D&D is moving toward a new edition, but to make it the “best” edition, the designers have to look at what worked in all the earlier versions of the game. Our gaming group decided to try Basic D&D for a change of pace and a way to figure out what the ineffable “essence” of D&D really is.
Sure, it’s Magic Week here at Robot Viking, but sometimes Magic is a little too complicated for the younger gamers in your life. You need a gateway game to teach them the fundamentals of card advantage, hand-quality, and creature combat. How about Kaijudo? The upcoming Dojo Edition will feature this creepy squid creature, Vikorakas.
Wizards of the Coast has been working on a new user interface/client for Magic Online for 180 years*, and this week they finally opened it to a public beta test. It vastly improves some aspects of the old client, but needs work in some key areas. Which sounds about right for a beta.
*actual time less than 180 years
I haven’t been playing much constructed Magic lately, so I won’t fake my way through an analysis of M13 for competitive play. Instead, here are ten cards from the set, both new ones and reprints, that I think are particularly interesting. It might be because they’re a sleeper draft pick, a surprising reprint, a fun design or a great Commander card. Or all of the above.
It’s Magic Week at Robot VIking! What does that mean? That I’m going to talk about nothing but Magic all week. Duh. Hope you like Magic! Anyway, let’s get things started by roping up all of the wild bits of Return to Ravnica info that Wizards let loose at San Diego Comic Con (SDCC to the cool kids), plus awesome news for Commander fans.
The Steam summer sale is ongoing, and I’ve already discovered one unplucked gem – Legend of Grimrock. It’s a great old-school RPG computer game, but better yet, it offers a brilliantly simple plot for a tabletop mega-dungeon crawl.
In a strange bit of cosmic symmetry (or just skillful marketing), Wizards of the Coast killed off their Virtual Table on the exact same day Paizo announced their own version of the “way to play tabletop RPGs online”, called Paizo Game Space.
Indie Blackbyrne Publishing has stepped up from their Dark Veil series of adventures and created an entire campaign setting. Age of Lords is set on a large continent with a long history. In the aftermath of an epic war, nations are embroiled in tense conspiracies and political intrigue. It’s available for both Pathfinder and 4E (this review focuses on the Pathfinder version).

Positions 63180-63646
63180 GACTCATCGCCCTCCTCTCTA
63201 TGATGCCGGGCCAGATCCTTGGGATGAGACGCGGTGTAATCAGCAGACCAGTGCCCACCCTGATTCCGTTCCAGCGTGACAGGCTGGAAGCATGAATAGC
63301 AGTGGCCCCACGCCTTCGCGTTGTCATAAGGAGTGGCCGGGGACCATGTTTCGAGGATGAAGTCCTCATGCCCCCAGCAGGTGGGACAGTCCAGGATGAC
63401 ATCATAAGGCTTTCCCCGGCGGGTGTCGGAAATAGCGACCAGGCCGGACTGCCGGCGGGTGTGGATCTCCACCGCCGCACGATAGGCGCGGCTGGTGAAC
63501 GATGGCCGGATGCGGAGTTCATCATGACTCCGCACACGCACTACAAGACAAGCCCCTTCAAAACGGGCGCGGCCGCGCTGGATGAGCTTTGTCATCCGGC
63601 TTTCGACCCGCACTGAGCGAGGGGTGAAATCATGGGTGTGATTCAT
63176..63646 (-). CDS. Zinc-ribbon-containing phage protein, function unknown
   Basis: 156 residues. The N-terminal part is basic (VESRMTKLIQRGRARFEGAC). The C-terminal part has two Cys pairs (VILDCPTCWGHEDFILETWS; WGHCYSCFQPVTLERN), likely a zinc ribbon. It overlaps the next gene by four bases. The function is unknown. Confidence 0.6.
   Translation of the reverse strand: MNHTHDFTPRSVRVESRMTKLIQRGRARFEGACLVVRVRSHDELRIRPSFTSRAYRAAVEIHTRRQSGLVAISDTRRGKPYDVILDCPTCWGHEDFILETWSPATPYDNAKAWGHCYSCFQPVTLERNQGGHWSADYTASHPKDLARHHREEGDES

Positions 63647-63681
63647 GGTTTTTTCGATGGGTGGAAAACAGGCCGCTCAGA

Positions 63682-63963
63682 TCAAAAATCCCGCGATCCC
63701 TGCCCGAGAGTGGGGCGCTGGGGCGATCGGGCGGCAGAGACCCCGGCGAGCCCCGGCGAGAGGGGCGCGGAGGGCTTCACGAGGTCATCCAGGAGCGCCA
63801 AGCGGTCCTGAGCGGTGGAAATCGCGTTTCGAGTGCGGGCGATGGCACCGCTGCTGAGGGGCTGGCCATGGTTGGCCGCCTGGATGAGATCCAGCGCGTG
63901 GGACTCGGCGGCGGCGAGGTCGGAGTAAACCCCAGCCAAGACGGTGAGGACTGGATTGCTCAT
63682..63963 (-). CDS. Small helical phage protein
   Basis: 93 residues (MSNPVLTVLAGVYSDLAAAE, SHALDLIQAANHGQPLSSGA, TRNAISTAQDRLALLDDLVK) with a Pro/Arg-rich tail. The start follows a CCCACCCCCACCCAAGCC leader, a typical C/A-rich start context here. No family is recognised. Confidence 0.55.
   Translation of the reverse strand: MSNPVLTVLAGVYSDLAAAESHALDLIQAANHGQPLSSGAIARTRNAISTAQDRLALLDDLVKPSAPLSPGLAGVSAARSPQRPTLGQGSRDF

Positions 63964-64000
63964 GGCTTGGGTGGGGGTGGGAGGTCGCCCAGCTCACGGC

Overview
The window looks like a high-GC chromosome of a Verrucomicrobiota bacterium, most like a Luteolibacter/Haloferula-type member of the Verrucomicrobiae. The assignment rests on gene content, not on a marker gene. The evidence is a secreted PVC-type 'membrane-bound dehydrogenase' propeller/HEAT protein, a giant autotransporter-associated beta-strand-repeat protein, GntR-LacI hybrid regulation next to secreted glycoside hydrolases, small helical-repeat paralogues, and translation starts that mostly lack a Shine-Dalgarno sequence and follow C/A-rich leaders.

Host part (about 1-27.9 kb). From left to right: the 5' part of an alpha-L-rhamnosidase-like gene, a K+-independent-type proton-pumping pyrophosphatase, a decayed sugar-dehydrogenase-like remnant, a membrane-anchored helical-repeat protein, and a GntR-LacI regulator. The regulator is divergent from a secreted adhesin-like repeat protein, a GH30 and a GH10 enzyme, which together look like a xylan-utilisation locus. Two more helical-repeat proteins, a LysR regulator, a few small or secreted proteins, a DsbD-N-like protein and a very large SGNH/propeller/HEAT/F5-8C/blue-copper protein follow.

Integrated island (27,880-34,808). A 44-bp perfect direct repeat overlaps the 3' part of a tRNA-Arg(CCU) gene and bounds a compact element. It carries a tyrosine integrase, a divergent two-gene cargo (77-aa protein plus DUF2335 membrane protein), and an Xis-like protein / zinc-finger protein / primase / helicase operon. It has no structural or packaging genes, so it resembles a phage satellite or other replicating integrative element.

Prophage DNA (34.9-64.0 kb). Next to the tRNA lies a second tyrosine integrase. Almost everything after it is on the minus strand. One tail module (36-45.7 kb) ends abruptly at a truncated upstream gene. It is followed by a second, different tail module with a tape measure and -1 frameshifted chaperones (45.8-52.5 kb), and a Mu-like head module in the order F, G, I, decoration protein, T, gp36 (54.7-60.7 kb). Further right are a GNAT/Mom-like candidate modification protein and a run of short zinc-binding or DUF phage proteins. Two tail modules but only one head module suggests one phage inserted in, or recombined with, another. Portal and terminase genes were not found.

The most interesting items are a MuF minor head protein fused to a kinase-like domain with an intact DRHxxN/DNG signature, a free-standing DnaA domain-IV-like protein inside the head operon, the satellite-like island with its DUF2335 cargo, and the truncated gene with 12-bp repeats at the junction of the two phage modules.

Bad things happen to characters in RPGs, and sometimes the results of those bad things can’t be adequately expressed with a mere diminishing of hit points. If you want to inflict more specific cruelties on your characters, or want to create some unpleasant damage in someone’s backstory, this table will let you find a range of calamities, from slivers to amputations.
Open Design and Kobold Quarterly are trying to conquer the world. Two worlds, really, if you count Wolfgang Baur’s Midgard and Earth. You can help and win some gaming stuff in the process — a lot of of stuff if you happen to spend some time down south. Way down south.
Many gamers have bittersweet memories of Mage Knight. It was an awesome tactical miniatures game that didn’t require painting or bookkeeping, with freeform movement and a bunch of cool fantasy factions. Yet the property was horribly mismanaged by the original Wizkids, with alternate rule sets and an eventual revamp (Mage Knight 2.0) that effectively killed the game by making all the old figures obsolete. Now Wizkids might bring Mage Knight back.
Gunpowder is an oddly polarizing force in fantasy RPGs. Personally, I think role-playing in the Age of Sail sounds awesome, and ship-to-ship combat just isn’t the same without cannons and flintlocks. If you’re into the Pathfinder gunslinger class, this short volume from Super Genius Games offers added detail, plus new feats and weapons.